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Standardized Common North American Butterfly Names

Swallowtails Whites Coppers Blues Nymphs 1 Satyrs Skippers 1
Parnassians Sulphurs Hairstreaks Metalmarks Nymphs 2 Danaids Skippers 2

Introduction and Explanation

Common or vernacular names for living things are as old as language itself. A common name is just that - it is common - the term most frequently used among a people group by which something is identified and thus understood. Here we are concerned with the common names of North American butterflies and skippers. Historically, butterfly common names came into being when a certain group or type of butterfly was simply noticed by local people and dubbed as a such and such. These local names then became regional in use and eventually a set part of that region's or nation's language. In that scheme, only certain notable (flashy or pestilent) species gained enough attention to be given their own special identify.

Since about the late 1970's, butterfly common names in much of North America have been coming into existence by direct fabrication. These names are referred to as common names but in actuality they have been contrived by individuals or groups specifically to provide a name in the vernacular where only a scientific name was previously in use. This has happened for several reasons. Some have mistakenly thought that scientific names were too hard for "common" folk to learn and thus non Latinized epithets were fabricated in English sounding words and phrases. Many had been used to common name usage in birding and wanted the same system of nomenclature now that they had become interested in butterflies. Others just liked them better than scientific names which seemed to always be in a state of flux - especially at the genus level. They saw common names as potentially or actually more "stable". But as it turns out, common names have probably changed more than the scientific ones at the species/subspecies level over the last 30 years.

Everyone it seems, including us here at TILS, has their own opinions and preferences about common and scientific names. Regardless of personal preferences, common names, old historical or modern contrived ones, are here to stay. Therefore it is in the interest of everyone to have these names documented so that everyone (in North America) is speaking the same language so that taxa are universally identified and thus understood. How should the standardization of these names be determined?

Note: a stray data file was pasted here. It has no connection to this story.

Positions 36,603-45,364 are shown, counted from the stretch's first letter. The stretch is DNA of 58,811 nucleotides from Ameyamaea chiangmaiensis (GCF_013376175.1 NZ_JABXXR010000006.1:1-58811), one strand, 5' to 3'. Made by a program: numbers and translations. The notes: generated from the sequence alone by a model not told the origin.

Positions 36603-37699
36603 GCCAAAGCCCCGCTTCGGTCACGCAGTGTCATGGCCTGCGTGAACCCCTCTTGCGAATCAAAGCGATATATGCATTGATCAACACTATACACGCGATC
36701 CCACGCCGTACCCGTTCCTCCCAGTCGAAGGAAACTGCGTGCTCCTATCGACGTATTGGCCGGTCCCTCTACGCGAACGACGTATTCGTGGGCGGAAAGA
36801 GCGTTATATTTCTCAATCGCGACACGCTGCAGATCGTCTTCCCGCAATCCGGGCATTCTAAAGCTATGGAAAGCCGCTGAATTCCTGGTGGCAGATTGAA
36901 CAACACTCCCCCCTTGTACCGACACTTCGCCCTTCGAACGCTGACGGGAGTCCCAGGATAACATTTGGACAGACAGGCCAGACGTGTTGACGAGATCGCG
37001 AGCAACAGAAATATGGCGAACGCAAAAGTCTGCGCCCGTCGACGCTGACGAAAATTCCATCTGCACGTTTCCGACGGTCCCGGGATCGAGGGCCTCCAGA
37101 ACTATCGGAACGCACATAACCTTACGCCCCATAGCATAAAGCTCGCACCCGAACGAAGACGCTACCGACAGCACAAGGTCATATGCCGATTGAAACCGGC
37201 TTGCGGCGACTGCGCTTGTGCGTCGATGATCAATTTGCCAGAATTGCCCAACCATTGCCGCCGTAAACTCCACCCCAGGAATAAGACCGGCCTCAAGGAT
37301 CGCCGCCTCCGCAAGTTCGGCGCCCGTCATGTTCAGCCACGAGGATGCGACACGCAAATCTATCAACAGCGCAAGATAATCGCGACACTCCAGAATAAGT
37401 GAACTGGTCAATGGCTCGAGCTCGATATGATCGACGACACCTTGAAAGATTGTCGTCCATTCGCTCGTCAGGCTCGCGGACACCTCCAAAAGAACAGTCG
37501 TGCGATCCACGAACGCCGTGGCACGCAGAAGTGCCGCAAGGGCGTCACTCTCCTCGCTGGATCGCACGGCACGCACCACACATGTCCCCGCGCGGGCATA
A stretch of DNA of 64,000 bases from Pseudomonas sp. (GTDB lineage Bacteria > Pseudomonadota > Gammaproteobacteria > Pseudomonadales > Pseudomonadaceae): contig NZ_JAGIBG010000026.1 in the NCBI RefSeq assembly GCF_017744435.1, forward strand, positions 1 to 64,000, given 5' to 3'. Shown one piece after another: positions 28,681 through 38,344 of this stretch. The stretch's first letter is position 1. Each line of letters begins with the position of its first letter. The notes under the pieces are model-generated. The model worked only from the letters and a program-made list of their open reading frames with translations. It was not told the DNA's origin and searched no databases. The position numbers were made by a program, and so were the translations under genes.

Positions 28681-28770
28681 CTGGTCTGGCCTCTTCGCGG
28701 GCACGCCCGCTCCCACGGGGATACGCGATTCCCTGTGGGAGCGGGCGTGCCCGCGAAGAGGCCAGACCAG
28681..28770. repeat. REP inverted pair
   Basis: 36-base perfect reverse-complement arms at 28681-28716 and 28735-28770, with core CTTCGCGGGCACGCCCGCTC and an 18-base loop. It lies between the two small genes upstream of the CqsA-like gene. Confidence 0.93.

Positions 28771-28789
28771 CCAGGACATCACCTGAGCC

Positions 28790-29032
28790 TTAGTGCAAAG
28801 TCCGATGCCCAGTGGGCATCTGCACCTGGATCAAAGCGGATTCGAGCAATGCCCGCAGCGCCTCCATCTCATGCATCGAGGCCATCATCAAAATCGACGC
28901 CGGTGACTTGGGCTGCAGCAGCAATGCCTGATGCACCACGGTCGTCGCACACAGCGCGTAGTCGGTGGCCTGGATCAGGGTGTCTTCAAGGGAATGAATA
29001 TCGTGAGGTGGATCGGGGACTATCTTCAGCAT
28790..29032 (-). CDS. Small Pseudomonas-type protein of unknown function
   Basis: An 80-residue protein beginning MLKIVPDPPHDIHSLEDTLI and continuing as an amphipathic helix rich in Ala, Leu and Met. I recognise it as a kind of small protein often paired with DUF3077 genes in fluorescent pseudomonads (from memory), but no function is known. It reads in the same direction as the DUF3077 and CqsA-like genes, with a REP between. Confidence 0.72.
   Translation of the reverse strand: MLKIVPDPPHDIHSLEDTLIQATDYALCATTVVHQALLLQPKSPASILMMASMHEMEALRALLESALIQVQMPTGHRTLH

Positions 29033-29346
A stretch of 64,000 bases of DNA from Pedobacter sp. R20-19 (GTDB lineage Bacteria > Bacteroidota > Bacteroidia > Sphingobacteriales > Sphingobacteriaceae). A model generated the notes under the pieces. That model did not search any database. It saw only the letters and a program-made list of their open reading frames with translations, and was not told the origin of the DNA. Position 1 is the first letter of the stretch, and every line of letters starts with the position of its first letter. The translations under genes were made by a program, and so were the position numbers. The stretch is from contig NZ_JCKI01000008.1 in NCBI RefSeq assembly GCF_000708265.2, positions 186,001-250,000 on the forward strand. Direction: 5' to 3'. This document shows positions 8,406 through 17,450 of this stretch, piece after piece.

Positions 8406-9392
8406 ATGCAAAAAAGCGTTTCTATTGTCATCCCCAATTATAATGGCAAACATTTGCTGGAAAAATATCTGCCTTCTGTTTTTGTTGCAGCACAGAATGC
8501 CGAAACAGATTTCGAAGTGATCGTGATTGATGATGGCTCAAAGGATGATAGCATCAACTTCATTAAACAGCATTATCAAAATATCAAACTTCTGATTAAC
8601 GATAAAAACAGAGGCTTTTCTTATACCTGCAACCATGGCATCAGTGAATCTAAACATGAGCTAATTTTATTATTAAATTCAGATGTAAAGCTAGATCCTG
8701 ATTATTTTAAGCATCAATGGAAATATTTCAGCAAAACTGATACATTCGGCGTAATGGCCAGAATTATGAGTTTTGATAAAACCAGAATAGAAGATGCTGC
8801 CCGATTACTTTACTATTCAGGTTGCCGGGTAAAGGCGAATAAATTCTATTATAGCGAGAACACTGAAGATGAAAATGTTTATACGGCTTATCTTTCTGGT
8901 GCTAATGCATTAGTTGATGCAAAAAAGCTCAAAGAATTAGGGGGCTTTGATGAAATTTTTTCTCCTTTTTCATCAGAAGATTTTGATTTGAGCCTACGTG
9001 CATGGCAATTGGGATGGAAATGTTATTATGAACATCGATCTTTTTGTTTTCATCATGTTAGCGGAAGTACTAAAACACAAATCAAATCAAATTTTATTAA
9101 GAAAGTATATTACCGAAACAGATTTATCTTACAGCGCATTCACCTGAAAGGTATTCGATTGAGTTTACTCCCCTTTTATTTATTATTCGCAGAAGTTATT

In compiling such a list it only seems right that the first and foremost determining factor should be that of natural usage-frequency among the populace. After all, this is primarily what common names have been all about. Thus, historical common usage is the first factor that will be used in qualifying a name for this standardized list. The second factor will be that of original description. Many authors have not only given scientific names to new taxa but also common names. The third factor will be that of non usage. An examination of the list will show that many taxa do not yet have a fully accepted common name. This is because a fabricated name has not been in usage long enough or among all elements and factions of Lepidopterists to constitute standardization. One individual or group's declaration of some name does not mean it is the name everyone wants to use. (Even a name first issued in an original description can be overridden by popular usage of another name over time.) A common name is one the common people want to and do use. The names on this list are "standardized" only through public usage among all lepidopterists. Common usage will also mean that in some cases two names qualify as a taxon's standardized name. For example, a name used by everyone in Canada if different from what is used in the United States is by usage the standardized common name for Canada and the other equally so for the United States. This extends also to multi-continental taxa, i.e. Mourning Cloak and Camberwell Beauty for Nymphalis antiopa.

At TILS our position is that common names, like scientific names, should be available for each subspecies. The subspecies that comprise a single species are not "sub" in relation to each other. Each is a unique and equally basic component of a given species. A subspecies is only sub (as in below) in technical scientific rank (on paper). In nature, no "subspecies" is below or above any other intra-species component. In fact, a species does not exist outside of these components - even if there is only one that is currently known - the nominate subspecies, i.e. Nymphalis antiopa antiopa.